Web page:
We’re all familiar with the Shelby Cobra story. The one where a Texan chicken farmer hits on the genius idea of stuffing a big V8 into one of them pretty and light, but under-powered British sports cars. But less well known is that Shelby almost certainly got the idea after driving another Anglo-America V8 hybrid an entire decade earlier.
That car was the Allard J2X, which Carroll raced multiple times between 1952 and 1954 before being snapped up by Aston Martin for its own endurance racing program, one that would eventually net Aston the 1959 World Sports Car Championship with the help of Shelby and other top drivers.
But what is an Allard? Starting in the late 1940s, London-based Sidney Allard’s firm produced a small number of sports cars and convertibles powered by Ford’s flathead V8. But then Allard spotted an opportunity to grow his business by tapping into the post-war U.S. market for lightweight sports cars that Detroit’s automakers were ignoring.
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Allard J2s featured simple aluminium bodywork with cycle fenders, but rather more advanced coil spring suspension, inboard rear brakes and de Dion rear suspension. Export cars also got a much more powerful American V8 engine from a choice of suppliers, but often Cadillac. It was a potent combination, and not just in a straight line. A J2 came third at Le Mans in 1950.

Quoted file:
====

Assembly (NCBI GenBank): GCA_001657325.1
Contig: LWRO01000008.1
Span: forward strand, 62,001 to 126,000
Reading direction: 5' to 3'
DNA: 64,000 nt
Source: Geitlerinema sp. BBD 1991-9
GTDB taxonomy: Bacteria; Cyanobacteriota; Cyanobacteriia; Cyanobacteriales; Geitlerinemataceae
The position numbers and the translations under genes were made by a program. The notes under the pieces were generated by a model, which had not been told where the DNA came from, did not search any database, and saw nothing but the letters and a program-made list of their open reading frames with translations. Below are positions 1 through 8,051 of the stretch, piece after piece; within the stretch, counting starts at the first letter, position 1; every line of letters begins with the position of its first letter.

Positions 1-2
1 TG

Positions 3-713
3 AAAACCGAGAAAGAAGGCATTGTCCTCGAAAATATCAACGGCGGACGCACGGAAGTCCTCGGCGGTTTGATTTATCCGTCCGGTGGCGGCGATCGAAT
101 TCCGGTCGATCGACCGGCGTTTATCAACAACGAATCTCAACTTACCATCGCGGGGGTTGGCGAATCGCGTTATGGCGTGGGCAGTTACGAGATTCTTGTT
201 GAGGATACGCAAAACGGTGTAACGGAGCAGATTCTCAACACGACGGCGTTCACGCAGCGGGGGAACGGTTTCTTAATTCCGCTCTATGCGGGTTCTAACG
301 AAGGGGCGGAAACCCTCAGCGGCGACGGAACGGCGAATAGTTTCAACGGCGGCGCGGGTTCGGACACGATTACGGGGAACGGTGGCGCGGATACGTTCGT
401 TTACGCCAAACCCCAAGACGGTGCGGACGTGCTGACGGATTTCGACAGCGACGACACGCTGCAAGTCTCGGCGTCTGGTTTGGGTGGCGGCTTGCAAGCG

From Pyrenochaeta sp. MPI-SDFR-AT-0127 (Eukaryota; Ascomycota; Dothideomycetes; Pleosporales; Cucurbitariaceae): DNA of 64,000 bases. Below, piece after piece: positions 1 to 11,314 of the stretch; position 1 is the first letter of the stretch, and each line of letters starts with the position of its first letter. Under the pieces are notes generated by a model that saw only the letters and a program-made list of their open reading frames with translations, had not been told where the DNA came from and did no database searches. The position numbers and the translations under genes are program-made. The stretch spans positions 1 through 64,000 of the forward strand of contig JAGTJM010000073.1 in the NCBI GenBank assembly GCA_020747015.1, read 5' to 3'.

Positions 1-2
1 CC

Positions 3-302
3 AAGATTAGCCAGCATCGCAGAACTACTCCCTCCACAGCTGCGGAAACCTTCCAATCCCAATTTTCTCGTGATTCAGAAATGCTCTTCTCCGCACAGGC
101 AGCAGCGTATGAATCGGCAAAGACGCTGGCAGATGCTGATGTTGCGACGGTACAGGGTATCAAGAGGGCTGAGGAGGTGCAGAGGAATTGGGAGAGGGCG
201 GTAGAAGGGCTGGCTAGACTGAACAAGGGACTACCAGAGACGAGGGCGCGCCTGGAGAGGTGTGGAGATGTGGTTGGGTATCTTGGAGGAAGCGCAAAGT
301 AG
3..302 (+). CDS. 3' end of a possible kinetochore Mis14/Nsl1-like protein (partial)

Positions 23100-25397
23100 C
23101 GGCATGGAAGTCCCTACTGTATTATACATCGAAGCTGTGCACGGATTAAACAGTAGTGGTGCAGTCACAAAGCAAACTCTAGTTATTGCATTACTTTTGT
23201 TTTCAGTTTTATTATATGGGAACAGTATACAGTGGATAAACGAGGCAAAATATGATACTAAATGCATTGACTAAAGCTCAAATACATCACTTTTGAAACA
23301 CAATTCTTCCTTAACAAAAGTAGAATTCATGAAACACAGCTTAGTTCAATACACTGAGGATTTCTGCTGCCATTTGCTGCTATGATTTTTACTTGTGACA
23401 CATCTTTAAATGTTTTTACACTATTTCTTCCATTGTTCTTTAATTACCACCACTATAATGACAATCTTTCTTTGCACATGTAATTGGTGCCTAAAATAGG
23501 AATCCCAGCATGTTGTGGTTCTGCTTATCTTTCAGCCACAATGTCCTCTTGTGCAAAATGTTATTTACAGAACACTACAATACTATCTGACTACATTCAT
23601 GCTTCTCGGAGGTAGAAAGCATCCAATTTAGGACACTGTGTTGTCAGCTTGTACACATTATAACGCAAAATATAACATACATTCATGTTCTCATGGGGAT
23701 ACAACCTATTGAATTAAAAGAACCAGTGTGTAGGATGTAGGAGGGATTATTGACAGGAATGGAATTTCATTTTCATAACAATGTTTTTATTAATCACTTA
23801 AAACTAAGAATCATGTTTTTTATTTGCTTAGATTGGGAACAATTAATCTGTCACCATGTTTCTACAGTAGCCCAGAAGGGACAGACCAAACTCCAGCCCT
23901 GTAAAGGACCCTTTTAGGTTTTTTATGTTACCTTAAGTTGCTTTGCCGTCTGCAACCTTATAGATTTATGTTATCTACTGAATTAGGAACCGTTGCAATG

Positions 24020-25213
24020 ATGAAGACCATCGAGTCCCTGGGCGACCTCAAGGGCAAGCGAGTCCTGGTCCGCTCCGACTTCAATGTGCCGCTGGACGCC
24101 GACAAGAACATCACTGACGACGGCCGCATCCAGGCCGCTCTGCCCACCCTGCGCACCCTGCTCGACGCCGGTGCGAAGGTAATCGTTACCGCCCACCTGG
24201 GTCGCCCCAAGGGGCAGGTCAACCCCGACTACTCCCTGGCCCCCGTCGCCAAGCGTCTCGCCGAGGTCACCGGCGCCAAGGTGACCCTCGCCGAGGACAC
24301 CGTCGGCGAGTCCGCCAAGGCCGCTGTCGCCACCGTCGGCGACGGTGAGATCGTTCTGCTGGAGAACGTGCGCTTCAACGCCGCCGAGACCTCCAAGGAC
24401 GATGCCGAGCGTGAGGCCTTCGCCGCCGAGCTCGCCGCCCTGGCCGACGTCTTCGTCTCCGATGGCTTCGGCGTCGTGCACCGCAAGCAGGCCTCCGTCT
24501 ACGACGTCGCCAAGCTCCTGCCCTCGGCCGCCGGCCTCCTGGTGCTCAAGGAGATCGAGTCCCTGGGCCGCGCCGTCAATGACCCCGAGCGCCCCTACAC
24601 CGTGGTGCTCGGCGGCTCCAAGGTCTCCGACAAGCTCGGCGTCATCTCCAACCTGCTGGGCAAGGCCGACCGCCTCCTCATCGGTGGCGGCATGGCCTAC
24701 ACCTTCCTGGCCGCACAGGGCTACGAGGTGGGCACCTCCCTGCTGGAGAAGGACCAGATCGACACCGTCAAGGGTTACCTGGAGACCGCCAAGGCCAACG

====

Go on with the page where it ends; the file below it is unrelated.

The J2 was followed by the J2X, “X” in this case standing for “extended,” a reference to the redesigned front suspension that allowed the engine to be moved further forward, while the nose was also longer and stuck out beyond the front wheels, as seen on this 1952 example that’s currently up for grabs on the Bring-a-Trailer auction website.
Powered by a 331 cu-in. (5.4-liter) Cadillac V8 that slurps air through three Stromberg carbs mounted on an Edelbrock intake, it’s equipped with a four-speed manual transmission and red-painted wire wheels wrapped in vintage-style Dunlop Racing rubber.
By the time Shelby had moved on to Aston Martin, Allard’s glory days were coming to an end. Newer cars from bigger, better-resourced companies like Aston and Jaguar had started to make racers like the J2X less competitive.
But the rightness of the idea clearly stayed with Carroll, and helped create something even faster and more successful. Without the Allard J2 and J2X, Carroll Shelby might not have had the idea to create the Cobra, and that’s not the only V8-powered sports car icon that owes a debt of gratitude to Sidney Allard. Mr Corvette, Zora Arkus-Duntov, worked and raced for Allard in the early 1950s.
If you like the look of this J2X get your bids in by December 4. The hammer price is going to be fairly high, but it’ll be a fraction of what you’ll need to pay to get into the car it inspired.